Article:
She’s known for her crime stories which have readers second guessing who the killer is.
And it appears Dervla McTiernan’s critics weren’t wrong about her critically acclaimed and bestselling murder mystery series, which includes The Ruin and The Scholar. Her third novel, The Good Turn, will be released on March 1.
In fact, the Irish expat’s first book, The Ruin, has caught the attention of Chapel Place Productions – a company owned by Hollywood legend Colin Farrell – and Hopscotch Features, and the first chapter is currently in production in the UK.
FOCUS caught up with Dervla ahead of her in conversation event with fellow author, Nicola Moriarty, at Castle Hill Library on February 26 at 6.30pm.
Dervla kindly provided FOCUS with a sneak peek into her newest book ahead of its release date, her writing processes and how she manages writers block and procrastination.
Focus: What can Castle Hill Library audiences expect from your upcoming “In Conversation” with Nicola Moriarty?
Dervla: I’m so looking forward to speaking with Nicola – it’s always special when you get to talk to another writer about your work. The questions come from a different place and it always makes for an interesting conversation! I think we’ll have a fun, relaxed evening, chatting about books and why we write and telling a few stories along the way. The lovely thing about library events is that the audience is great at getting involved and asking questions too, which keeps things interesting for everyone.
Focus: You have a background in law – did that ignite your passion for crime writing?
Dervla: Well, I was a corporate lawyer, so I didn’t have much to do with criminal work. I would say that my passion for writing was very much a separate thing that came about because of my love of reading and story. Reading and writing were more of an escape from the law than anything else!
Focus: How did you come up with the idea for the Cormac Reilly series?
Dervla: For me the first book in the series, The Ruin, was much more about Maude and Jack than it was about Cormac. I really felt that it was the story of the two children, and it was born that way in my head. I had an image of Maude, aged about fifteen, and Jack, only five, sitting alone on the stairs in this crumbling country house in Ireland. I knew that Maude had loved Jack since the moment he was born, that she had protected him and cared for him but that now she was afraid she wouldn’t be able to protect him from what was coming. I knew they were afraid but I didn’t really know anything else – I had to write to book to find out what had brought them to that place and what would come next. Cormac Reilly came about because I needed a young policeman, very good hearted and decent but unsure of himself, to find the children that night. He just blossomed from there. But even when I had finished The Ruin, I wasn’t thinking of a series. I guess I just had more stories to tell.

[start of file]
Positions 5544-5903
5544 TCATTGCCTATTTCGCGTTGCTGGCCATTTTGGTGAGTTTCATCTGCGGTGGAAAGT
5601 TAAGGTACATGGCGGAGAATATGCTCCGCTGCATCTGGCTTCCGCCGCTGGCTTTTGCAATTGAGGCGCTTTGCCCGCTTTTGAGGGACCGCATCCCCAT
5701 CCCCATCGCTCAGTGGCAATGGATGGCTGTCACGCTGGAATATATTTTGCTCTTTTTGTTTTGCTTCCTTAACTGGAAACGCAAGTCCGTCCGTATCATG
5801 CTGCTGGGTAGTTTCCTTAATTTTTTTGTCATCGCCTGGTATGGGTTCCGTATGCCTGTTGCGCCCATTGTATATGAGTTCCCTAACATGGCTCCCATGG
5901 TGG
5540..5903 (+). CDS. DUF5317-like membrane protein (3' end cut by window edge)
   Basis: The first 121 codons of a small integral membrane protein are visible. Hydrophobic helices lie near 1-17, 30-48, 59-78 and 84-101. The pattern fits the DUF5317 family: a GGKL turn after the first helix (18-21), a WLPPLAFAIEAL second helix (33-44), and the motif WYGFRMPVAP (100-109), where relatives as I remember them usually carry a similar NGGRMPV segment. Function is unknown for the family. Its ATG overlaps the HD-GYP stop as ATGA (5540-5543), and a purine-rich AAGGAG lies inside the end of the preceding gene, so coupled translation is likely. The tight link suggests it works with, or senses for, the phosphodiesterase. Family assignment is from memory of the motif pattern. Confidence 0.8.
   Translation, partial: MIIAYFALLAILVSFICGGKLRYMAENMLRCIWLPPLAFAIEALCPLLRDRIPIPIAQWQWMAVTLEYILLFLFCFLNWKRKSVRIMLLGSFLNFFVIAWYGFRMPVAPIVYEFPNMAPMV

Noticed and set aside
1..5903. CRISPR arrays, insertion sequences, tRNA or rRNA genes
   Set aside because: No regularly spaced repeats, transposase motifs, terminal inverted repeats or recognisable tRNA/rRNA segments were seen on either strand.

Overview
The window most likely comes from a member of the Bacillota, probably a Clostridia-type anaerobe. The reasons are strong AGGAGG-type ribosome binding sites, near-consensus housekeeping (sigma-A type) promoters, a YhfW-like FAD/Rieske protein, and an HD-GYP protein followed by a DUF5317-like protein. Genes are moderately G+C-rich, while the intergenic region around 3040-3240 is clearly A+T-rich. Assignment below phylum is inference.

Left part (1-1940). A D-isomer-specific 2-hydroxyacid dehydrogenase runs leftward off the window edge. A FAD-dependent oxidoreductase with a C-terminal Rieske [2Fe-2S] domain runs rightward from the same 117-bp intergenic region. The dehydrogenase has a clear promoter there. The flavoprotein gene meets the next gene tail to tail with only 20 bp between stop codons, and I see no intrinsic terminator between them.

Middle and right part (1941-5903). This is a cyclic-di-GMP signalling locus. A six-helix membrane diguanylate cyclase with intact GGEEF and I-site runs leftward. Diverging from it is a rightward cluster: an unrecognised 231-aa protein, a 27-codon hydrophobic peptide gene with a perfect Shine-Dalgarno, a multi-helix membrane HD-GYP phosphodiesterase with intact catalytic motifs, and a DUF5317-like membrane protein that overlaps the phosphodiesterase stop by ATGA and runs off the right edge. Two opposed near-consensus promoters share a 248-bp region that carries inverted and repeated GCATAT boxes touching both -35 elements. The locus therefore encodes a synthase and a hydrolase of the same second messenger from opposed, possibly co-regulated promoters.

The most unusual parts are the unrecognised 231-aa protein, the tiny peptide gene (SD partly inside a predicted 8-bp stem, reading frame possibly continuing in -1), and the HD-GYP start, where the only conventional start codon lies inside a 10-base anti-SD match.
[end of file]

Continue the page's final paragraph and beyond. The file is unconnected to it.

Focus: You moved to Perth from Ireland after the GFC. Why did you choose Perth?
Dervla: My husband is an engineer, and when we were looking for a fresh start we needed to look at places where there was a lot of engineering work. At the time all of the engineering work seemed to be happening in Brisbane or Perth. I had never been to Australia before, but my husband spent a year here, backpacking, ten years previously. He left the choice of location up to me, but he did tell me that in Brisbane the cockroaches could fly….and that kind of made my choice for me. I’ve since found out they can fly in Perth too, but Perth is very much home now so it’s too late for me to run away!
Focus: In The Ruin, you’ve managed to successfully link up your previous hometown of Galway, Ireland with your new country of Australia. Why did you decide to link the two countries in your first book?
Dervla: In The Ruin we don’t have any scenes set in Australia that appear in the book, we just know that Maude spent some time there. I guess it was natural for me to put Maude here – she left Ireland and needed a safe haven and Australia was that for her in the same way it was for us.
Focus: What suggestions do you have for those who want to get involved in writing?
Dervla: I think writing is a gloriously rewarding way to spend your time, so for anyone who is drawn to it I say go for it! I think it’s not necessary to write for publication and the pressure of publication as an end goal can often impact the pleasure people get in writing as a creative activity. So I would strongly advise writing for the joy of it, certainly for the first couple of years. If later you want to pursue publication then you can explore that but by then you will have the creative work really well established in your life, and you’ll be better able to ride the crazy rollercoaster of the submission process.
Focus: You are about to release your new novel, The Good Turn. Can we get a bit of a sneak peek of what it is about?